New Scientist Weekly


#150 Megadrought in the US; how to move an elephant

Season 1, Ep. 150

The southwestern US is currently in the midst of a megadrought - the worst in 1200 years. And it has put the Colorado River in crisis, an essential source of water for more than 40 million people. Can it be saved? Chelsea Whyte investigates.

The team unveils the fun new names that have been chosen to define incomprehensibly massive and incredibly tiny numbers. These prefixes describe measurements that have more than 27 zeroes, created as part of the International System of Units.

Like mac and cheese but hate the faff of making a roux? You’re in luck. Sam Wong shares a science-based one-pot mac hack, that’ll save you time and up the flavour too.

Was COP27 in Egypt a success or a flop? Madeleine Cuff describes it as a mixed bag. After returning from the climate summit in Sharm El-Sheik, she reports on the progress that was made, and the vital issues that must be addressed over the next 12 months.

Have you ever wondered how to move an elephant? Well, Ugandan wildlife vet Gladys Kalema-Zikusoka has done it, andit’s a struggle. She was given the task early on in her career, working at the Uganda Wildlife Education Centre, and she shares her experience.

On the pod are Penny Sarchet, Chelsea Whyte, Alex Wilkins, Madeleine Cuff, Graham Lawton and Sam Wong. To read about these subjects and much more, you can subscribe to New Scientist magazine at For New Scientist’s in depth series on the US megadrought, visit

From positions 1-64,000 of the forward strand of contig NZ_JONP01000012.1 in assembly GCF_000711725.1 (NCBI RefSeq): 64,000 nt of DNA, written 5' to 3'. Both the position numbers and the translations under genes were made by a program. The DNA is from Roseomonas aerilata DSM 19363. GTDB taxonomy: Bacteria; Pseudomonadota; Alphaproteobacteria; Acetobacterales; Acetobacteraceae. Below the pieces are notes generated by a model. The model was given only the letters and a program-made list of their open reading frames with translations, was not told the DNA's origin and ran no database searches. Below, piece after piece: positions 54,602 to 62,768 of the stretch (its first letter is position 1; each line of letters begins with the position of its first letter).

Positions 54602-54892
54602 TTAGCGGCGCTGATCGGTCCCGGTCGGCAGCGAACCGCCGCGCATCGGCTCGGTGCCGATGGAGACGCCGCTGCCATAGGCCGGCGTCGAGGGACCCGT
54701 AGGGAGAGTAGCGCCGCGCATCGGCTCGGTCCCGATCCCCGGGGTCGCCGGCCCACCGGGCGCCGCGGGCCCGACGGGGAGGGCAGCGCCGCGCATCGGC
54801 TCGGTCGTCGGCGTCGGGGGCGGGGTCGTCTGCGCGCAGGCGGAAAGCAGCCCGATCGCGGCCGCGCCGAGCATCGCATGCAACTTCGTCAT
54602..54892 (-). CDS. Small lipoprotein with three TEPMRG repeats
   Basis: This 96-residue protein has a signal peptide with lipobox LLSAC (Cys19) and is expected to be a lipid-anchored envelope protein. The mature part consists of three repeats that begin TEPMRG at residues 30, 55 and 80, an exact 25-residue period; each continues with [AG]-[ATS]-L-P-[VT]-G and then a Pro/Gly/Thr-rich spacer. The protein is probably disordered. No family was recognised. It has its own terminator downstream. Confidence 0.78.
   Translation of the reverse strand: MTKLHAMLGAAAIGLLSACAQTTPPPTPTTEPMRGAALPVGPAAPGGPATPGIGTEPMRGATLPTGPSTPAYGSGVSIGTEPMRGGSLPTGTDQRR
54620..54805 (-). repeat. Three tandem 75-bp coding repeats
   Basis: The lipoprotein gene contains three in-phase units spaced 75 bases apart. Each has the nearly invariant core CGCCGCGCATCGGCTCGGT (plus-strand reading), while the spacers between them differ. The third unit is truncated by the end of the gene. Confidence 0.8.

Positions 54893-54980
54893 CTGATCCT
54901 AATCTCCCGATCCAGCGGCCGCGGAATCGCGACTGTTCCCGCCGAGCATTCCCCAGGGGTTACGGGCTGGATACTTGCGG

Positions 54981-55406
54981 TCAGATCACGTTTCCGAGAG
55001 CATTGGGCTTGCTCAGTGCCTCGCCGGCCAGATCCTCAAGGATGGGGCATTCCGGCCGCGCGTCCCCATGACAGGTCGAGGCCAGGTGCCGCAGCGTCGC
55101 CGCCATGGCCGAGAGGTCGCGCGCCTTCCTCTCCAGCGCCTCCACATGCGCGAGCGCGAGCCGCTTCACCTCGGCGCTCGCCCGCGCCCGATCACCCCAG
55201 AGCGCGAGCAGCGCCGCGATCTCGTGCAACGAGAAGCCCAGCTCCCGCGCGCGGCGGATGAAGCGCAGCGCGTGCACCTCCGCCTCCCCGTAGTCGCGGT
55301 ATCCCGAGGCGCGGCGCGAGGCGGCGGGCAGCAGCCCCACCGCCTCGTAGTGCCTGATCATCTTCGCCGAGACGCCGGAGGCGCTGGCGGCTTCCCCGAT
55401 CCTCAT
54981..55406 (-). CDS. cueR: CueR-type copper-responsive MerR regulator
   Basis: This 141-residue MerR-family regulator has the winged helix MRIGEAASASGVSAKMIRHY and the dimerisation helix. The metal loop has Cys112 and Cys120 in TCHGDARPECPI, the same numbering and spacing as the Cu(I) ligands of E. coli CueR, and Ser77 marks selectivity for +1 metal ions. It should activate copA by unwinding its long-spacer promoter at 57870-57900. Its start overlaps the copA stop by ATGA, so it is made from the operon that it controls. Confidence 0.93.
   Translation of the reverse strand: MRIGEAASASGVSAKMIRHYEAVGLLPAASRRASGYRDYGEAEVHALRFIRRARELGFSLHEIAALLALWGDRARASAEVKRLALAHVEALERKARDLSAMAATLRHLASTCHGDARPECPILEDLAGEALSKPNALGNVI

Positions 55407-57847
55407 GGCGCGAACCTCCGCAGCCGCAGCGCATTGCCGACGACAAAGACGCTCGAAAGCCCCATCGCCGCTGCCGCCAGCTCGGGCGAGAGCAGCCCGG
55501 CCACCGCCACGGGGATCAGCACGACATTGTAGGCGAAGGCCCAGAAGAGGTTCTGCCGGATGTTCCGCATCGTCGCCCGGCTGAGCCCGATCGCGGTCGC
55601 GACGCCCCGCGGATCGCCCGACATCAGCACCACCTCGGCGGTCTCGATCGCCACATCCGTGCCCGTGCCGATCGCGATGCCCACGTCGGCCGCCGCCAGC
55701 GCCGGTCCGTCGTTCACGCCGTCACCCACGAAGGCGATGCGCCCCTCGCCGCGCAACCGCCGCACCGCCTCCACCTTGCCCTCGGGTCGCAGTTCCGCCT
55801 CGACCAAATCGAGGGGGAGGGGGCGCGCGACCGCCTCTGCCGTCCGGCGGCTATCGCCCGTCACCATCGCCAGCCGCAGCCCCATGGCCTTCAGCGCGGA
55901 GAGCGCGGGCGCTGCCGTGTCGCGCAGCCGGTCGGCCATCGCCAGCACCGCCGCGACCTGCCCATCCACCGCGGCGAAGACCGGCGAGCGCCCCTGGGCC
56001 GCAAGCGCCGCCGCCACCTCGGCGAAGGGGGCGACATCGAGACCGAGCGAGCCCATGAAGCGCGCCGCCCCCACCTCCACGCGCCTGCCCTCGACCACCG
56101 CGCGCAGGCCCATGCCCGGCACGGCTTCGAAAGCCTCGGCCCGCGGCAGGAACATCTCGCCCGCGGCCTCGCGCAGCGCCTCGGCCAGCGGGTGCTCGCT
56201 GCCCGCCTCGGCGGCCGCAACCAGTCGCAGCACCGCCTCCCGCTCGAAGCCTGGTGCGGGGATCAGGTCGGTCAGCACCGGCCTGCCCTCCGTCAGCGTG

Events and discount codes:

Black Friday deal:

New Scientist Business:

More Episodes


#176 Human organoids are new AI frontier; Listening to the big bang through the cosmic microwave background

Season 1, Ep. 176
Brainoids - tiny clumps of human brain cells - are being turned into living artificial intelligence machines, capable of carrying out tasks like solving complex equations. The team finds out how these brain organoids compare to normal computer-based AIs, and they explore the ethics of it all.Sickle cell disease is now curable, thanks to a pioneering trial with CRISPR gene editing. The team shares the story of a woman whose life has been transformed by the treatment.We can now hear the sound of the afterglow of the big bang, the radiation in the universe known as the cosmic microwave background. The team shares the eerie piece that has been transposed for human ears, named by researchers The Echo of Eternity.Artificial intelligence can now read our minds…under a very specific set of circumstances. The team looks at a mindblowing new study which feels very sci-fi.Pop legend and environmentalist Feargal Sharkey makes a cameo to highlight the campaign New Scientist is running in collaboration with the i newspaper, to draw attention to the shocking state of Britain’s rivers. Great apes like to twirl around like ballerinas. As the team finds out, it turns out it’s not just humans who like to spin around and make themselves dizzy, it’s fun for many other species of ape too.Bonnie Garmus, author of the bestselling novel Lessons In Chemistry, speaks to comment and culture editor Alison Flood about the success of her debut novel. She explains the inspiration behind her protagonist and why she made her a chemist. And she discusses fan-favourite character Six-Thirty the dog and the intelligence of animals.On the pod are Rowan Hooper, Penny Sarchet, Michael Le Page and Alison Flood. To read about these subjects and much more, you can subscribe to New Scientist magazine at and discount codes:NS JWST Event: